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Philo Banks $40 Million in Funding Led by AMC Networks, Discovery, Viacom

Internet TV provider launches service on Apple TV, Amazon Fire TV

Philo has nabbed more dough: The low-cost live-streaming TV “skinny bundle” provider has raised $40 million in Series C funding, led by existing investors AMC Networks, Discovery and Viacom.

The funding brings Philo to more than $90 million raised to date. Additional investors include A+E Networks, CBC New Media, NEA, Rho Ventures and Xfund.

The company mainly plans to use the cash infusion for marketing, said Philo CEO Andrew McCollum. The over-the-top cable TV package is pitched to “cover-nevers” — people who have never subscribed to pay TV — or cord-cutters, who have cancelled cable or satellite service.

“One comment I get is, people say they love Philo but they’re surprised they don’t see it come out more in advertising,” he said. “That will change with this funding.” The company is looking at doing more digital video, podcast and radio advertising, but won’t likely run TV advertising just yet, according to McCollum.

Philo’s service costs $16 monthly for 40 entertainment and lifestyle channels, and $20 for 49 channels. The company keeps its pricing low by omitting sports channels (like ESPN) and broadcast TV. “We’ve been less focused on cannibalizing existing cable TV subscribers than signing up people who aren’t watching TV through any existing service because they just haven’t been well-served by the options out there,” McCollum said.

In addition, Philo is announcing the launch of its service on Apple TV and Amazon Fire TV devices. The service launched last fall, available on Roku devices, computer browsers, iOS devices, and Android devices via Chrome (with a native Android app in the works). Philo also provides subscribers access to programming through 35-plus TV Everywhere apps of participating cable networks.

“Roku has the largest market share in the connected-TV market space, but Apple TV and Fire TV are significant portion of the market. This definitely broadens the base,” McCollum said.

The company also will use the latest round of funding to invest in building new product features. For example, Philo is developing new social-TV experiences for subscribers to interact with friends on the service.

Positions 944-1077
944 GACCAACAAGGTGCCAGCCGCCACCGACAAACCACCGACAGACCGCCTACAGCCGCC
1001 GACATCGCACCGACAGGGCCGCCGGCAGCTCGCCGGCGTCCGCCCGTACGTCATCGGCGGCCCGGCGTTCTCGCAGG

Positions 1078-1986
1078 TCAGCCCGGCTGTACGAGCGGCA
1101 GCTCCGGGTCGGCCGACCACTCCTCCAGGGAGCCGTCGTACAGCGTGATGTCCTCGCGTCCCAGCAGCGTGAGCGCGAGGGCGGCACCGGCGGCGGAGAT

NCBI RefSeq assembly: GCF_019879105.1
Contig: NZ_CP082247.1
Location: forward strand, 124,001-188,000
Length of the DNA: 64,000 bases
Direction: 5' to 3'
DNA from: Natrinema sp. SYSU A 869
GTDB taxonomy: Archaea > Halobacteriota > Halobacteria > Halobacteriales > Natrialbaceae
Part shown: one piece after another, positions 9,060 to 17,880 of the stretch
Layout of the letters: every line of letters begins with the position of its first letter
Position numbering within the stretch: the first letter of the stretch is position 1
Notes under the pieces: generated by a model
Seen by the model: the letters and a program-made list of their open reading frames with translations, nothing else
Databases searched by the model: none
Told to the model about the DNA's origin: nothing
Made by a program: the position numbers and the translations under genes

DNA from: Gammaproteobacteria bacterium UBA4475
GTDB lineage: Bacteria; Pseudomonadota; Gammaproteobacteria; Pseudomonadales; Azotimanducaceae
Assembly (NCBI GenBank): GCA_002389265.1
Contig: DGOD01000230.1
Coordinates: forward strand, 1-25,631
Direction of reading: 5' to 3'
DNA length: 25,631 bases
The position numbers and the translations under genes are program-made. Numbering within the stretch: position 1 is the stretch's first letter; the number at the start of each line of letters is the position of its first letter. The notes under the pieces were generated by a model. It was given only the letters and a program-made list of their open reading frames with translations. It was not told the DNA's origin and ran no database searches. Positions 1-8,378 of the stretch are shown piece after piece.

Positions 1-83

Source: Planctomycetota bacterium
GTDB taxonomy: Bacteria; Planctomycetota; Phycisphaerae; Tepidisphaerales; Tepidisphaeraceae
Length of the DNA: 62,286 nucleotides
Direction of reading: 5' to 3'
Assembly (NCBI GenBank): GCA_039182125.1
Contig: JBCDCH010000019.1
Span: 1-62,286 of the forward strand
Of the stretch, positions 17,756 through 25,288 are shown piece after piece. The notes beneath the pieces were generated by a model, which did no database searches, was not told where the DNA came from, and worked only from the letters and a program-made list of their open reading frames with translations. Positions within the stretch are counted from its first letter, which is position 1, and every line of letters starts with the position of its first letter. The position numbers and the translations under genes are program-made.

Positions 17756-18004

McCollum declined to disclose how many subscribers Philo has at this point but said it’s growth is “tracking basically with our plan.” The service competes with a range of internet pay-TV rivals, including YouTube TV, Sling TV, DirecTV Now, Hulu With Live TV, PlayStation Vue and FuboTV. However, given the lower price point, McCollum said, Philo is likely attracting more new consumers to the pay-TV ecosystem (as opposed to simply winning subscribers who switch from traditional providers).

Based in San Francisco, Philo has about 40 full-time employees. McCollum said the company is always trying to hire engineering talent, which is especially competitive market in the Bay Area.

Founded in 2009, Philo previously was geared around delivering broadband TV over college campuses, before shifting to reach a general consumer market with the backing of A+E, AMC, Discovery and Viacom. It continues to maintain that line of business, and McCollum said he expects it to become a bigger subscriber-acquisition tool for the general-market product.

The company’s skinny TV bundles are available only in the U.S. Both the $16 and $20 monthly packages include A&E, AMC, BBC America, Comedy Central, Discovery Channel, Food Network, HGTV, Lifetime, MTV, TLC, Travel Channel, VH1 and Viceland.

Philo’s TV service provides the ability to watch on up to three different devices at the same time; an unlimited network-based DVR that stores programs for 30 days; access to video-on-demand titles; and the ability watch programs that have aired in the past three days.

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